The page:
The Market of Virginia Tech

30 09 2020

Over the past several months, Dr. Jessica Agnew (Assistant Director, Research, Operations, and Program Management at Center for International Research, Education, and Development, Virginia Tech), Jesse Harden (a PhD student in Computer Science at Virginia Tech), and I have been running an impact evaluation of Phase 1 and 2 of Virginia Tech’s new food access program. The Market of Virginia Tech was officially announced today. In the coming weeks, we plan to release a platform that will share the results from our 2019 study of Food Access and Security at Virginia Tech and the insights we obtained from our impact evaluation of The Market of Virginia Tech. In the future, this new platform will also present the research we are currently undertaking on how blockchain technology can be used to improve food security through African indigenous vegetables in Kenya.





New Paper on “Addressing Inequality”

9 07 2020

Our new paper entitled “Addressing Inequality: The First Step Beyond COVID-19 and Towards Sustainability” is now available. I will provide the story behind this paper in a subsequent post.

The COVID-19 pandemic has impacted billions of lives across the world and has revealed and worsened the social and economic inequalities that have emerged over the past several decades. As governments consider public health and economic strategies to respond to the crisis, it is critical they also address the weaknesses of their economic and social systems that inhibited their ability to respond comprehensively to the pandemic. These same weaknesses have also undermined efforts to advance equality and sustainability. This paper explores over 30 interventions across the following nine categories of change that hold the potential to address inequality, provide all citizens with access to essential goods and services, and advance progress towards sustainability: (1) Income and wealth transfers to facilitate an equitable increase in purchasing power/disposable income; (2) broadening worker and citizen ownership of the means of production and supply of services, allowing corporate profit-taking to be more equitably distributed; (3) changes in the supply of essential goods and services for more citizens; (4) changes in the demand for more sustainable goods and services desired by people; (5) stabilizing and securing employment and the workforce; (6) reducing the disproportionate power of corporations and the very wealthy on the market and political system through the expansion and enforcement of antitrust law such that the dominance of a few firms in critical sectors no longer prevails; (7) government provision of essential goods and services such as education, healthcare, housing, food, and mobility; (8) a reallocation of government spending between military operations and domestic social needs; and (9) suspending or restructuring debt from emerging and developing countries. Any interventions that focus on growing the economy must also be accompanied by those that offset the resulting compromises to health, safety, and the environment from increasing unsustainable consumption. This paper compares and identifies the interventions that should be considered as an important foundational first step in moving beyond the COVID-19 pandemic and towards sustainability. In this regard, it provides a comprehensive set of strategies that could advance progress towards a component of Sustainable Development Goal (SDG) 10 to reduce inequality within countries. However, the candidate interventions are also contrasted with all 17 SDGs to reveal potential problem areas/tradeoffs that may need careful attention.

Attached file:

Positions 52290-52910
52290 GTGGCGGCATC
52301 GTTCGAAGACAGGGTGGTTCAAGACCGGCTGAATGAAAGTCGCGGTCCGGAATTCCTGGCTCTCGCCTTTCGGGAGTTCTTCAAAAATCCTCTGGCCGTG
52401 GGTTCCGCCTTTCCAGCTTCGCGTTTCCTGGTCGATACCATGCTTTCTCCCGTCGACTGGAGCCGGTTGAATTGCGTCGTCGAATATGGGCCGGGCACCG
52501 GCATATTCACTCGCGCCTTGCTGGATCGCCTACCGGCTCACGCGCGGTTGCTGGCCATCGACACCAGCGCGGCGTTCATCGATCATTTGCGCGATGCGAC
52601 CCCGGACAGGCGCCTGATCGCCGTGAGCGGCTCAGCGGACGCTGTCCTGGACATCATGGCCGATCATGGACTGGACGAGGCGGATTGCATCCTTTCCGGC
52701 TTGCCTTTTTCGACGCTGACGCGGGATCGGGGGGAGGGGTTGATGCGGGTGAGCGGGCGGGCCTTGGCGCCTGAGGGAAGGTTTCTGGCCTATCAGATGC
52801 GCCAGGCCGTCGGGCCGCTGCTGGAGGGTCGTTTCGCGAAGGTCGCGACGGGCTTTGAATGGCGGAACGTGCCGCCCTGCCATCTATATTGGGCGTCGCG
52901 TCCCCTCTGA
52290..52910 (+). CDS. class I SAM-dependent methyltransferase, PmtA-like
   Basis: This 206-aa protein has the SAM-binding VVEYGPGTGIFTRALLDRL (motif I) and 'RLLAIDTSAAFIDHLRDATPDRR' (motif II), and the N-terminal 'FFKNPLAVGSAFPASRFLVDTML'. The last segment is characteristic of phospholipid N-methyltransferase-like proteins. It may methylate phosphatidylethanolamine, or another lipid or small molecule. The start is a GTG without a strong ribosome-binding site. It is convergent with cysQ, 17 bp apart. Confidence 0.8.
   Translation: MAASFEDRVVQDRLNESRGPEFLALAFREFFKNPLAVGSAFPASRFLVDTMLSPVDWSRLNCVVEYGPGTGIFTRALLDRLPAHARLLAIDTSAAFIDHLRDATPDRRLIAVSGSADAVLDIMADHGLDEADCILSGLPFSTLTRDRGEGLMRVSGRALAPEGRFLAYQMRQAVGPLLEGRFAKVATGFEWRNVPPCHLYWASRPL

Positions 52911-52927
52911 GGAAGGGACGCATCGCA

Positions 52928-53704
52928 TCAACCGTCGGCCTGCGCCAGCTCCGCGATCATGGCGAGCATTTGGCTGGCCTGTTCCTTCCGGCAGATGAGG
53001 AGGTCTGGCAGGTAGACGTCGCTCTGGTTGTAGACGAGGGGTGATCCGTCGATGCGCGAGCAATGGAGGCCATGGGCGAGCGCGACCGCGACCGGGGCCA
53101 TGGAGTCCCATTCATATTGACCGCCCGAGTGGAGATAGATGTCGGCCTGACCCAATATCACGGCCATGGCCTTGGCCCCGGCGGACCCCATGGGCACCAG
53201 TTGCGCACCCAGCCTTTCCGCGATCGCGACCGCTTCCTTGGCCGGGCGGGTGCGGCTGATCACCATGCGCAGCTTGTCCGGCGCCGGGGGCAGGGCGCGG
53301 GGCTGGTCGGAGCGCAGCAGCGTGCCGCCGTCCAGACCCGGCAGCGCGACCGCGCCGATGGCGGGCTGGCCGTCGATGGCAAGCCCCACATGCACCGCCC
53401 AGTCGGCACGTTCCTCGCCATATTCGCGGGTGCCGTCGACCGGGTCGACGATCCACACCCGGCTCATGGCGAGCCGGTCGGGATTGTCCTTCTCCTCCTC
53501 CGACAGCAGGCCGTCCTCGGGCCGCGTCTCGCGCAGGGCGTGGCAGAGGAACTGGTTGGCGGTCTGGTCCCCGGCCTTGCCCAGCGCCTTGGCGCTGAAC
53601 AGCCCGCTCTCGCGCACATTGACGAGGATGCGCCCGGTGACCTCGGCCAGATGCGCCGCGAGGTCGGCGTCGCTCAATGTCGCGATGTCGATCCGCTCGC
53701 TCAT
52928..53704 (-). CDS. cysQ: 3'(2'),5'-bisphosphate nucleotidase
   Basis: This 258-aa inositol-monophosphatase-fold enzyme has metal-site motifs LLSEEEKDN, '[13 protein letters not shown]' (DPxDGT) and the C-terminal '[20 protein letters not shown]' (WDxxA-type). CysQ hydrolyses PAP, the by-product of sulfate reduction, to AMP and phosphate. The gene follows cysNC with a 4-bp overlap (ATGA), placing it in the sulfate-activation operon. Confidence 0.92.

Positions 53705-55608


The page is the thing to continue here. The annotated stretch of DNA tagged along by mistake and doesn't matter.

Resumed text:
2020 Beyster Symposium

18 06 2020

On Tuesday, June 23, from 9:00 to 10:30am (EDT), I will be participating in the online (and open access) 2020 Beyster Symposium. The purpose of the symposium is to study broad-based forms of capital ownership and capital income such as employee stock ownership, equity compensation, profit sharing, gain sharing, and worker cooperatives in the corporation.

During my session at the symposium – which focuses on “UBI, Taxation, and the Environment,” a recording of my presentation will be released and the panelists in the session will be available in the chat feature of the conference platform to answer any questions you might have on our presentations or papers.

To join my session, go to https://beystersymposium.org/ and select Room 2 at 9:00am on June 23.

All of the material prepared for the symposium can be accessed via this dropbox site.

I will be presenting a co-authored paper entailed “Universal Basic Income and Inclusive Capitalism: Consequences for Sustainability.” My Prezi presentation can be accessed via this link.